By Patrick Hwu, M.D. - January 29, 2021
To get the COVID-19 pandemic behind us, we need the vaccine — one of the safest and most effective vaccines ever created. We know the COVID-19 vaccine is generally safe for cancer patients, but there is still one question we must answer: Will it work?
We need to understand if the COVID-19 vaccine will be effective in cancer patients undergoing treatment, and if it’s not, we need to identify solutions. Will some patients need a third or fourth dose? Do we need to wait longer after the end of treatment or transplant to administer the vaccine?
These are all important questions, and Moffitt Cancer Center is leading the way in this research. We are one of the first institutions studying the efficacy of the COVID-19 vaccine in cancer patients. This was possible because of the amazing collaboration between our researchers and clinicians. Together, they were able to quickly develop and implement a research study to evaluate the immune response of our patients to the Moderna vaccine, especially those with hematological malignancies.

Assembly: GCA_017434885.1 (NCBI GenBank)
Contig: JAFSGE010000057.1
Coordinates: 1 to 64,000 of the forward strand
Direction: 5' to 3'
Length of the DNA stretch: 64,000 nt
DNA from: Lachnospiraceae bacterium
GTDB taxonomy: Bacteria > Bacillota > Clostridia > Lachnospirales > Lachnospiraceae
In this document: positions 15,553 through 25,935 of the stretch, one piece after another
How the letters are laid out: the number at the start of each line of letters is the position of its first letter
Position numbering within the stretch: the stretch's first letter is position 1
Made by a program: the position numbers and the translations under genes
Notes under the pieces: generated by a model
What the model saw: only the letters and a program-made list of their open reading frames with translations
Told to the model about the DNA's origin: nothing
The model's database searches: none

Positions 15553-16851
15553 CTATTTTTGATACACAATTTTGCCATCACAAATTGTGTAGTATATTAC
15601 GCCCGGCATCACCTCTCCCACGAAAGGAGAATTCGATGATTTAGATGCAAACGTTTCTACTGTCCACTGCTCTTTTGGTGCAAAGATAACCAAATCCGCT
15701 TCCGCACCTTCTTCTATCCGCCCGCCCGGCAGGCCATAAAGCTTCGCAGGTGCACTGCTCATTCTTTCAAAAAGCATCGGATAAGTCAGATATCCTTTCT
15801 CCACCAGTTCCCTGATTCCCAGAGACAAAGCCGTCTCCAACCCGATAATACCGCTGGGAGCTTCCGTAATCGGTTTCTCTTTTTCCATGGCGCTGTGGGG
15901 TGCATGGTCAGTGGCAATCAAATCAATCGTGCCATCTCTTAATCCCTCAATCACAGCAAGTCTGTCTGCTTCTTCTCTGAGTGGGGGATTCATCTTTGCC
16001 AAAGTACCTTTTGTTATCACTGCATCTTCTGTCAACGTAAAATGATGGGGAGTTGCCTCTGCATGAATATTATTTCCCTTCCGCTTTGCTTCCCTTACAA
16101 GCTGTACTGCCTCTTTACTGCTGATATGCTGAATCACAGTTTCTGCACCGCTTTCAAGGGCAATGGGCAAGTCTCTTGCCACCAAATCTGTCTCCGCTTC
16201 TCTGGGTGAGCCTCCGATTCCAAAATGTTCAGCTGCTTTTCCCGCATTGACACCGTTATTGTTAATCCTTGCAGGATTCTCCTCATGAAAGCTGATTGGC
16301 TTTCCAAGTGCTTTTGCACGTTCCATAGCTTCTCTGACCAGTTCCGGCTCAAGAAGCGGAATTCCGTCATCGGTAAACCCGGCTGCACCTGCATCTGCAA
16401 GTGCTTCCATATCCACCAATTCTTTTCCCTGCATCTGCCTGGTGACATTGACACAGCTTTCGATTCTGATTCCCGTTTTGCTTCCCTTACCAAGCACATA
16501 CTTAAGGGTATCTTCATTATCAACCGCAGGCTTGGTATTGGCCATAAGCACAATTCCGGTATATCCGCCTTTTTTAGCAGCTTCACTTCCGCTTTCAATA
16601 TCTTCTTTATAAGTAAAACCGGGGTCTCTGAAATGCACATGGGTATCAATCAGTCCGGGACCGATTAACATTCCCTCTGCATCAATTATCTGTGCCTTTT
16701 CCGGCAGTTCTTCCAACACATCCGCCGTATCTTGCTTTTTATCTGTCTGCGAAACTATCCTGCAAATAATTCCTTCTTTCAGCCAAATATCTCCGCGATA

With the help of Total Cancer Care, a study designed to identify and address patients’ needs throughout their lifetime with the goal of better personalizing cancer care, Moffitt has enrolled 600 patients who will have their blood drawn prior to receiving the first and second vaccine doses, as well as 28 days after the second dose. The patients will complete a questionnaire about any symptoms they have from the vaccine, and our labs will conduct long-term follow-up to determine antibody response at six, 12 and 24 months.
It was inspiring to see our patients who have volunteered for the trial getting their first round of protection from COVID-19 and at the same time donating their blood so we can answer these very important questions. Because of them, we will gain invaluable insight to help effectively immunize our vulnerable patients to COVID-19.
I’m so proud to see the work Moffitt is spearheading to better benefit cancer patients around the world. This is a huge first step toward protecting one of our most vulnerable populations and overcoming this global pandemic.